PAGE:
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RI0083D. Determining the Source of Nitrate in Ground Water by Nitrogen Isotope Studies, by C. W. Kreitler. 57 p., 25 figs., 23 tables, 6 appendices, 1975. doi.org/10.23867RI0083D. Downloadable PDF
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Nitrogen isotope ratios of ammonium and nitrate ions from soil and water samples can be analyzed reproducibly with an experimental error of approximately ±1 parts per thousand (ppt). Two isotopic ranges of soil nitrate are found in the soils of southern Runnels County, Texas. Nitrate from the decomposition of animal waste nitrogen has a δN15 of +10 ppt to +22 ppt. The isotopic ratio is controlled by the volatilization of isotopically light ammonia gas during the decomposition of urea in urine. Nitrate derived from the mineralization of organic nitrogen in cultivated soils has a δN15 of +2 ppt to +8 ppt. In southern Runnels County, the major source of nitrate in ground water is natural soil nitrate.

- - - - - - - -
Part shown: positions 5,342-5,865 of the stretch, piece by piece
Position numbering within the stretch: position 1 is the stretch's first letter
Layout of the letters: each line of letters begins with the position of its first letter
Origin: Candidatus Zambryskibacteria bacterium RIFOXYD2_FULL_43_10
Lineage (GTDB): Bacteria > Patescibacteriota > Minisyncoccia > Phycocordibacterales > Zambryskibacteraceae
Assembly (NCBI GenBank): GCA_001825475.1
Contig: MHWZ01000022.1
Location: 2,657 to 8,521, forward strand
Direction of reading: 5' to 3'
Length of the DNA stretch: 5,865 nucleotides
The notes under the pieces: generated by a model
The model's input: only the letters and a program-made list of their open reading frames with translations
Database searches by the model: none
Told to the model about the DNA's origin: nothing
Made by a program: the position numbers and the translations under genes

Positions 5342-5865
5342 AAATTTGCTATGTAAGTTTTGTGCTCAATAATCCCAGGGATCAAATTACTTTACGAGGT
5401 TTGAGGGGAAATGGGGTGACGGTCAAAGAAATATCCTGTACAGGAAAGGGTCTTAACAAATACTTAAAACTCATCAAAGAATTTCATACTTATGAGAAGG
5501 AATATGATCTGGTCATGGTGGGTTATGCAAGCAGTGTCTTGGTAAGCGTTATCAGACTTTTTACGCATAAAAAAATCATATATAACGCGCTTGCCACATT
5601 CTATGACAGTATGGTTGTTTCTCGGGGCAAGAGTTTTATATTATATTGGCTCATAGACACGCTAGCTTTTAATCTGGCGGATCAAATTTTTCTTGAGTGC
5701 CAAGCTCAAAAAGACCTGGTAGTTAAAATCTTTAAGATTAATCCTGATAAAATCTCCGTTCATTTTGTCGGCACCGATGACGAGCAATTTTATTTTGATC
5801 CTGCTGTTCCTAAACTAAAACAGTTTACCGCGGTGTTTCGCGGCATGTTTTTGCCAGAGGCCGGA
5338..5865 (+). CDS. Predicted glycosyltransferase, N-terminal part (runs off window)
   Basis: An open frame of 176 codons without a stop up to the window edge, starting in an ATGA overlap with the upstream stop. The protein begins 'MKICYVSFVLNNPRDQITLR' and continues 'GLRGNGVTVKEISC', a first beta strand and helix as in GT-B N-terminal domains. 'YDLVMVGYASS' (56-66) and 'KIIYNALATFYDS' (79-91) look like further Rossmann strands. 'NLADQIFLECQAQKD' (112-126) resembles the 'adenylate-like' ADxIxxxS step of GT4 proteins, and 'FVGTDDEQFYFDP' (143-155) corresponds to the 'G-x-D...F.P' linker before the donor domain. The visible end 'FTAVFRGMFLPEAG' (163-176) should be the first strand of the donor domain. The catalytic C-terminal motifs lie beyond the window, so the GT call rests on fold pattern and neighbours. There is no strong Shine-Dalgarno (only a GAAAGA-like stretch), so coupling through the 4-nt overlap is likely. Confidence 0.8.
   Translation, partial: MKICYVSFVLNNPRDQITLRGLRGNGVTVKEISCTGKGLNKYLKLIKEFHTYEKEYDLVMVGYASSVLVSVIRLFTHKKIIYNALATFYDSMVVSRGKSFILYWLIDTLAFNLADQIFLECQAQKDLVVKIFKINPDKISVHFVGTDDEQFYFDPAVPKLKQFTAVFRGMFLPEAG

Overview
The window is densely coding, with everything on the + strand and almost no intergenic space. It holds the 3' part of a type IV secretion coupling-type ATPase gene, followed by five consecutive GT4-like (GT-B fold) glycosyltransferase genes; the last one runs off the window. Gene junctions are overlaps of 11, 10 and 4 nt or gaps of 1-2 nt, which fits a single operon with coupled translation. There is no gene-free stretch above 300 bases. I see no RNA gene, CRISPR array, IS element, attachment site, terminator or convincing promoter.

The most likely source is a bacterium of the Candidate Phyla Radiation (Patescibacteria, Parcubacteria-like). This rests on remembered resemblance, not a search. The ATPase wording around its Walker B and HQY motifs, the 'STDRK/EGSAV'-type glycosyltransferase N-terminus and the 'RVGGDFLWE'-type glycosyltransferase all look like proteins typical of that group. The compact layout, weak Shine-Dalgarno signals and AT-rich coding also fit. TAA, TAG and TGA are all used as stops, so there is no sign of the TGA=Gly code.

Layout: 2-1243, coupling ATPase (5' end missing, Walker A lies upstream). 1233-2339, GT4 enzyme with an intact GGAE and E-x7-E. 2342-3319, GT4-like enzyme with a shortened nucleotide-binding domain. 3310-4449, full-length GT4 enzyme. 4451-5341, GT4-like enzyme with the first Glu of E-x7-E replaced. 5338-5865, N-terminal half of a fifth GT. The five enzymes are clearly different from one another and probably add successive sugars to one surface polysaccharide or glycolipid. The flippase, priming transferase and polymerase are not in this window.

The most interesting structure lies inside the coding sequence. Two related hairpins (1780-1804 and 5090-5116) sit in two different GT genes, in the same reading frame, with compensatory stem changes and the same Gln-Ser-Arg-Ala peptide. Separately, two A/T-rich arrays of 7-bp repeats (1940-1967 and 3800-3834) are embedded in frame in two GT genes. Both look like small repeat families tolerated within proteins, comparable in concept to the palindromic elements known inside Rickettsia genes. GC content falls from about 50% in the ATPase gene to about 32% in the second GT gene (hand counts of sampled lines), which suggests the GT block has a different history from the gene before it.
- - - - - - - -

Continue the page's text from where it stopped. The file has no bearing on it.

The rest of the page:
The isotopic composition of ground-water nitrate beneath cultivated fields corresponds with δN15 of natural soil nitrate. Ground waters beneath farmhouse-barnyard complexes have a higher average del N15, indicating the addition of animal waste nitrate.
Eleven samples of ground water from Macon County, Missouri, have δN15 of +10 ppt to +19 ppt, indicating that the waters are contaminated with nitrate from animal wastes. Nitrates in ground waters from the Upper Glacial aquifer in Queens County, New York, appear to be from an animal waste source, whereas nitrates in ground waters from the Magothy aquifer in Nassau County, New York, appear to be from either natural soil nitrogen or artificial fertilizer.
Keywords: ground water, nitrogen isotopes, nitrate, Runnels County, Texas
Kreitler, C. W., 1975, Determining the Source of Nitrate in Ground Water by Nitrogen Isotope Studies: The University of Texas at Austin, Bureau of Economic Geology, Report of Investigations No. 83, 57 p.